NIAGARA, N.Y. — A near sell out crowd at Dwyer Arena witnessed a cavalcade of highs and lows of an entire hockey season all packed into three distinctly different periods. By the time it was over, Niagara had secured a 6-2 victory over Air Force, repositioning the Purple Eagles toward second place in the CHA, while the Falcons were left to ponder the what-ifs of a game they initially taken control of.
The contest featured every imaginable combination of power play opportunities (five-on-three, five-on-four, four-on-four, three-on-three, and six-on-four), controversial even strength situations (a disallowed goal, a genuine melee toward the end), and a barrage of penalties — some bizarre in nature (a double minor on Air Force’s goaltender for improper equipment and hooking).
Ultimately, it was the Purple Eagle power play that carried the day, factoring in three consecutive second-period goals that led Niagara out of a precipitous start to the game that had the home team down by a 2-0 margin within a 23 second span of the opening period.
Air Force winger Brian Reese erupted for those first period tallies, both on the power play, and the Falcons matched the intensity of their Friday night triumph with a relentless fore check that pinned Niagara back on its heels.
In the second, Niagara turned the tables on Air Force. It started when freshman Kyle Rogers made a play along his wing and took the puck to the Falcon net with authority. Rogers’ wrist shot at the middle of the faceoff dot fooled Falcon goaltender Ian Harper, and Niagara’s confidence, along with its commitment to finishing checks, began to rebound.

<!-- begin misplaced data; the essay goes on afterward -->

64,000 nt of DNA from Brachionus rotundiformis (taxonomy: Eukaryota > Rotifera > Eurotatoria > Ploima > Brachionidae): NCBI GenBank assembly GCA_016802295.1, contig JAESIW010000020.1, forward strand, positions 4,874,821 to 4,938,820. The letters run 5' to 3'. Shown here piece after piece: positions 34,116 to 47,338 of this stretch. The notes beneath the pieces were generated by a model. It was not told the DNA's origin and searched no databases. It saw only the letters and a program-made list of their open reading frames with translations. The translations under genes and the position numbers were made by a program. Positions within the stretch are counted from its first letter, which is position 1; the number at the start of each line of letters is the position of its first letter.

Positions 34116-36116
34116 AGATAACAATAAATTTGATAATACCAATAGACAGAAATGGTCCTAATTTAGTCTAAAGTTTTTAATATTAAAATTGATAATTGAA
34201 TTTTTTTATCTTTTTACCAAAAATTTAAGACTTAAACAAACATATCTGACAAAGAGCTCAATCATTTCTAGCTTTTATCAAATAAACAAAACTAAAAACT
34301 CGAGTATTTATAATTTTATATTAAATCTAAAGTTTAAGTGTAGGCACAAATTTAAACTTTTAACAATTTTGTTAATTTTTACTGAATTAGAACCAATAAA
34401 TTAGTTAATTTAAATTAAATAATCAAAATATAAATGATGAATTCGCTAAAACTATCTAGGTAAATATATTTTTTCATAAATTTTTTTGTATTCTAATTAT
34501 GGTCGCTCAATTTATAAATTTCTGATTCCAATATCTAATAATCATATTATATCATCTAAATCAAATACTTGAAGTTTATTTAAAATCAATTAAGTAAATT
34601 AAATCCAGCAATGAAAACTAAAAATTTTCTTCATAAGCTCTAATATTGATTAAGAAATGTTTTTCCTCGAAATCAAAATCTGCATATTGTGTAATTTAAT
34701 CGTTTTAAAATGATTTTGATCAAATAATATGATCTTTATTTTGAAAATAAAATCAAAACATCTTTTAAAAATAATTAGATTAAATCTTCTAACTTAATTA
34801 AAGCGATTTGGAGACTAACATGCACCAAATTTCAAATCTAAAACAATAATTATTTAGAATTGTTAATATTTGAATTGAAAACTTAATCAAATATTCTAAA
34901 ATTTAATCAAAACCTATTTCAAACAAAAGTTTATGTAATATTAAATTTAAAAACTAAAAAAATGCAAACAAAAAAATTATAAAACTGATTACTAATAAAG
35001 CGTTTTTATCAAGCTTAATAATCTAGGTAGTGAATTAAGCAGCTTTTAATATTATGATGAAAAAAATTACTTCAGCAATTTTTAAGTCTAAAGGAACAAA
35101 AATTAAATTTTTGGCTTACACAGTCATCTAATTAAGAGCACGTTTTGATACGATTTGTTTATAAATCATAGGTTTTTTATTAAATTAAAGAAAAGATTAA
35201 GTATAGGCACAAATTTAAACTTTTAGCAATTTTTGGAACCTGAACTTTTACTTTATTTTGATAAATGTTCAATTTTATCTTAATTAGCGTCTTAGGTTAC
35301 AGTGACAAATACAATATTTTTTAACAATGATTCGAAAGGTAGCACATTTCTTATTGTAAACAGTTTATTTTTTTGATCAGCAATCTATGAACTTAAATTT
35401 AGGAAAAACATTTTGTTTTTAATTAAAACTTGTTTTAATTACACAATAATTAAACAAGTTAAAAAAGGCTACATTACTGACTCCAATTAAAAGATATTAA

“He (Rogers) had a very good weekend,” Niagara coach Dave Burkholder said. “He actually used their defenseman as a screen. He led us in hits last night, and his goal tonight seemed to break us out.”
Niagara senior Marc Norrington was next in line to make a play that led the Purple Eagles back on the power play. The versatile forward from Michigan has been asked to play in almost every situation for Niagara this year, including a regular shift on defense. Even though Norrington’s driving breakaway on Harper was stymied, Ted Cook made sure that Niagara capitalized by tapping in the puck on an Air Force coverage breakdown on the ensuing power play.
“I fish hooked their defenseman and was able to get around him,” Norrington said. “The only way they could have stopped me was to take me down. I’m just glad Cookie (Cook) was able to get it on the power play.”
The score tied 2-2, Sean Bentivoglio scored the game winner for Niagara on a beautiful deke of Harper. Niagara fans have grown accustomed to Bentivoglio creating opportunities for his teammates, and it was heartening to see how he has elevated his puck skills while on the breakaway and has learned how to finish his opportunities.
Niagara then carried the 3-2 lead into the third and received goals on the power play (Matt Carruana), on an empty net (Marc Norrington), and finally shorthanded during the waning moments (Tim Madsen) to secure the 6-2 lead.